LOS ANGELES, Calif.–One of the oldest and largest homeless shelters on Los Angeles’ Skid Row is scaling back its efforts, because of insufficient and delayed government funding, even as it sees a greater need, its chief executive announced today.
Union Rescue Mission, established in 1891, has beds for 800 people and serves more than 2,500 meals each day at 545 S. San Pedro St. It also operates medical, mental health, dental and legal aid clinics and offers job training, education, counseling and an array of other programs to help the Skid Row homeless population.
Those programs and the downtown shelter are largely funded by private donations to the Christian-based mission, and will continue. But a separate, secular nonprofit subsidiary dubbed EIMAGO–which operated temporary winter shelters in Culver City, West Los Angeles, Glendale and downtown, and built or renovated transitional family housing for 18 families off Skid Row–will be shut down.
EIMAGO, which provided beds for more than 600 homeless people, was set up to expand the mission’s efforts using government funding. But that money was never enough to cover EIMAGO’s operating costs, the mission’s Rev. Andy Bales said.
“We are finding that it’s better for us to rely on private funding,” Bales said. “We don’t receive sufficient funds” to pay for the government-sponsored shelters and are still waiting for $305,000 to cover the cost of temporary shelters the mission’s subsidiary operated this winter. Those shelters closed in March, but “we have yet to be paid,” Bales said.
He said the mission had used about $4.5 million in private funds to support its public programs over the last six years. The nonprofit’s total annual budget is about $15 million, and it is struggling to close a potential deficit of $1.3 million as it budgets for its next fiscal year, which begins July 1.
The mission’s programs are also falling out of favor with current government objectives, making it more difficult to access dollars.
The “flavor of the day is to move all funds to permanent supportive housing,” Bales said, while the mission focuses on temporary or transitional shelter. It offers classes intended to help the homeless deal with addiction, learn necessary skills and overcome other obstacles before trying to find permanent housing, while other programs focus on housing as a first step.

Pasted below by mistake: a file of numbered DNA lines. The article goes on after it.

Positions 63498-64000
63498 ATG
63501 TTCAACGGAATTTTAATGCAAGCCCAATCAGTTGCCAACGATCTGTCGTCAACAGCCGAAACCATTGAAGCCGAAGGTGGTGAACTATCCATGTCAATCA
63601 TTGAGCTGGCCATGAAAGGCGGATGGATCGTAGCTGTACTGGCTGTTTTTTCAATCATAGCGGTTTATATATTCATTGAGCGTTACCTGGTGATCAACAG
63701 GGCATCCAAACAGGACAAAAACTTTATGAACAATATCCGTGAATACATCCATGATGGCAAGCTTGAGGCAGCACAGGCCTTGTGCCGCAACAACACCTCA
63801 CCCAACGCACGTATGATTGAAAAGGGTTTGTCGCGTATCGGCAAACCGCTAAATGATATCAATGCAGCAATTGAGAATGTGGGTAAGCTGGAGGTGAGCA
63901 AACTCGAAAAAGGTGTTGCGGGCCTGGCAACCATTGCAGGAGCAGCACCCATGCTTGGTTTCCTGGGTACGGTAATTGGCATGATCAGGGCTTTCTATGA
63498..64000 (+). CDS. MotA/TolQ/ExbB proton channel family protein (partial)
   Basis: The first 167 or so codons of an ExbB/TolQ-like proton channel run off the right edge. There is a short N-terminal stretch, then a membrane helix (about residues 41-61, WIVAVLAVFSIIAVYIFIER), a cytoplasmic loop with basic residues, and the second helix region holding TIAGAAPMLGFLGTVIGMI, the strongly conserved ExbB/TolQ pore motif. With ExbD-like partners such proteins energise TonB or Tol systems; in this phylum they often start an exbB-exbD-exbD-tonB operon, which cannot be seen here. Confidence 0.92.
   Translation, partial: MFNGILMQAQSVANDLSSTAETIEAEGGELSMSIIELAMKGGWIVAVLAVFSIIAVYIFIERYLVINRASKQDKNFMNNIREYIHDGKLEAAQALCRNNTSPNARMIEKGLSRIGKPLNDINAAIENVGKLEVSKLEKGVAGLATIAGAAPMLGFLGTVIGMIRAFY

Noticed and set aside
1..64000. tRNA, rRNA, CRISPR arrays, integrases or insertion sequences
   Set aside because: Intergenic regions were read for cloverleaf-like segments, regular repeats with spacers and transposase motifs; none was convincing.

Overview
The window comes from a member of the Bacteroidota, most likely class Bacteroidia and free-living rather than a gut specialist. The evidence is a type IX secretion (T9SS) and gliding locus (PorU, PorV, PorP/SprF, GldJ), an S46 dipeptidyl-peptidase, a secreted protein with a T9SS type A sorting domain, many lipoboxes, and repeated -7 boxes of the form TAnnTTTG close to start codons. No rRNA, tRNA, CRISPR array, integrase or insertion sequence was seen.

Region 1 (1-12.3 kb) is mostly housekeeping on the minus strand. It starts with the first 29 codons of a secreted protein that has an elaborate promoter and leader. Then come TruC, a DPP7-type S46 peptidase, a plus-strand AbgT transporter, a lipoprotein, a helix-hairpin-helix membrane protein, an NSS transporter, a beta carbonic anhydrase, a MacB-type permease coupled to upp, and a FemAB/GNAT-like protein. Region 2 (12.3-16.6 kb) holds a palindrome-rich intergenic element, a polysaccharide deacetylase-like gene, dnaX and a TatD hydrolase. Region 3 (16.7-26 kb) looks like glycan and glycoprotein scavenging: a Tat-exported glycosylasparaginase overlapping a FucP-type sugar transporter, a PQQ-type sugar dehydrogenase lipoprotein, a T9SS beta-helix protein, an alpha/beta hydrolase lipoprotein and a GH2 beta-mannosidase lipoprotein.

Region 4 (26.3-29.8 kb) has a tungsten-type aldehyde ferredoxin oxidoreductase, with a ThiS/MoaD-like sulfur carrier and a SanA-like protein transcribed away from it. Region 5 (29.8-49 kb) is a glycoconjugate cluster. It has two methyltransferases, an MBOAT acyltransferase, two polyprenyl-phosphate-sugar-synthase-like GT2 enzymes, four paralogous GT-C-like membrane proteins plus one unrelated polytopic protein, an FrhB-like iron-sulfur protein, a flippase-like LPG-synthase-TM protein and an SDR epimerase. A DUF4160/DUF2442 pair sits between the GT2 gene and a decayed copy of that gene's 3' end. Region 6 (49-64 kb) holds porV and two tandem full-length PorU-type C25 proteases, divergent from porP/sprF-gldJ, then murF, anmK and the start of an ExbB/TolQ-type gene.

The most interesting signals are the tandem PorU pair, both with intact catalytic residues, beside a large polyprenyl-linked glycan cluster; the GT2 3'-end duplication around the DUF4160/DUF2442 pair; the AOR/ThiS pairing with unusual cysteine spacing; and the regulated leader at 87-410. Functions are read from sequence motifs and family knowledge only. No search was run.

He cited the success of the Hope Gardens Family Center, transitional housing in Sylmar, where families take classes in parenting, handling finances and relationship management before moving on to permanent housing.
Bales said Union Rescue Mission wants to stay in that business, creating “overcomers not just survivors,” disagreeing with those who he said put the homeless “in a unit with a roof over their heads and think they’ve solved homelessness.”
Bales also disagreed with a recent count by the Los Angeles Homeless Services Authority that showed a 3 percent drop in the homeless population from 2009, saying that the mission has only seen the need for services increase and has stepped up to house triple the number of families and double the number of people since October 2008.
Bales cited a HUD study released June 14 that showed a 20 percent increase in family homelessness nationwide from 2007-2010. He said LAHSA simply missed counting many on the street.
“(LAHSA) missed it because they have such a strict definition of homelessness,” he said. As a result, the count misses “families and children who are bouncing around from family to family, from home to car.”
The same HUD study Bales cited found that overall homelessness held steady from 2009-2010, in line with LAHSA’s conclusions.
Whatever the overall numbers, nine families living in a transitional housing project in the West Adams district may be back sleeping on cots in the Skid Row mission if Bales cannot find them another place to live. They are living in one of the apartments the Union Rescue Mission will stop renting.
“We do this with heavy hearts,” Bales said in a statement.
By Elizabeth Marcellino | City News Service